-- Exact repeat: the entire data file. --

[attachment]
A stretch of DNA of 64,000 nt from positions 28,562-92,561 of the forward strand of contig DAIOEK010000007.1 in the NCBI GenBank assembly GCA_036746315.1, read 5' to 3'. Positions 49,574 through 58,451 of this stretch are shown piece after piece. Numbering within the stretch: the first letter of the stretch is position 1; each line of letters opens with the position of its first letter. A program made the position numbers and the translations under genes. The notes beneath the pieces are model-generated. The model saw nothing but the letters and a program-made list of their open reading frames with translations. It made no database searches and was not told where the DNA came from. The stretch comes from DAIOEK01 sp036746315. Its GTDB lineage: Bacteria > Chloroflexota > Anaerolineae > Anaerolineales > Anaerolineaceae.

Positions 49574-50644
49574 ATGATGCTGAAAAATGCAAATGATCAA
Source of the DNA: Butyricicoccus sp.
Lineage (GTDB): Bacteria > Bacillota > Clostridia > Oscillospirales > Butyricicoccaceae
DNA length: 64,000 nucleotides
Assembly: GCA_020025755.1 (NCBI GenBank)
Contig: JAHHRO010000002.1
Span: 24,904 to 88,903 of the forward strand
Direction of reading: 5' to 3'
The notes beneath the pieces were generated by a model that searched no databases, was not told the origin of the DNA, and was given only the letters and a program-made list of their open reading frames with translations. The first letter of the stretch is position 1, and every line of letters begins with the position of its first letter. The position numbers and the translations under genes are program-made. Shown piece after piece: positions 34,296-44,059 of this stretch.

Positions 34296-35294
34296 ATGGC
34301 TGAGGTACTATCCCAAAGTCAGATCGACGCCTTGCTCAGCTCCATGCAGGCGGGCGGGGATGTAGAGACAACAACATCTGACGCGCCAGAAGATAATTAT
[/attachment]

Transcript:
A stretch of DNA of 64,000 nt from positions 28,562-92,561 of the forward strand of contig DAIOEK010000007.1 in the NCBI GenBank assembly GCA_036746315.1, read 5' to 3'. Positions 49,574 through 58,451 of this stretch are shown piece after piece. Numbering within the stretch: the first letter of the stretch is position 1; each line of letters opens with the position of its first letter. A program made the position numbers and the translations under genes. The notes beneath the pieces are model-generated. The model saw nothing but the letters and a program-made list of their open reading frames with translations. It made no database searches and was not told where the DNA came from. The stretch comes from DAIOEK01 sp036746315. Its GTDB lineage: Bacteria > Chloroflexota > Anaerolineae > Anaerolineales > Anaerolineaceae.

Positions 49574-50644
49574 ATGATGCTGAAAAATGCAAATGATCAA
Source of the DNA: Butyricicoccus sp.
Lineage (GTDB): Bacteria > Bacillota > Clostridia > Oscillospirales > Butyricicoccaceae
DNA length: 64,000 nucleotides
Assembly: GCA_020025755.1 (NCBI GenBank)
Contig: JAHHRO010000002.1
Span: 24,904 to 88,903 of the forward strand
Direction of reading: 5' to 3'
The notes beneath the pieces were generated by a model that searched no databases, was not told the origin of the DNA, and was given only the letters and a program-made list of their open reading frames with translations. The first letter of the stretch is position 1, and every line of letters begins with the position of its first letter. The position numbers and the translations under genes are program-made. Shown piece after piece: positions 34,296-44,059 of this stretch.

Positions 34296-35294
34296 ATGGC
34301 TGAGGTACTATCCCAAAGTCAGATCGACGCCTTGCTCAGCTCCATGCAGGCGGGCGGGGATGTAGAGACAACAACATCTGACGCGCCAGAAGATAATTAT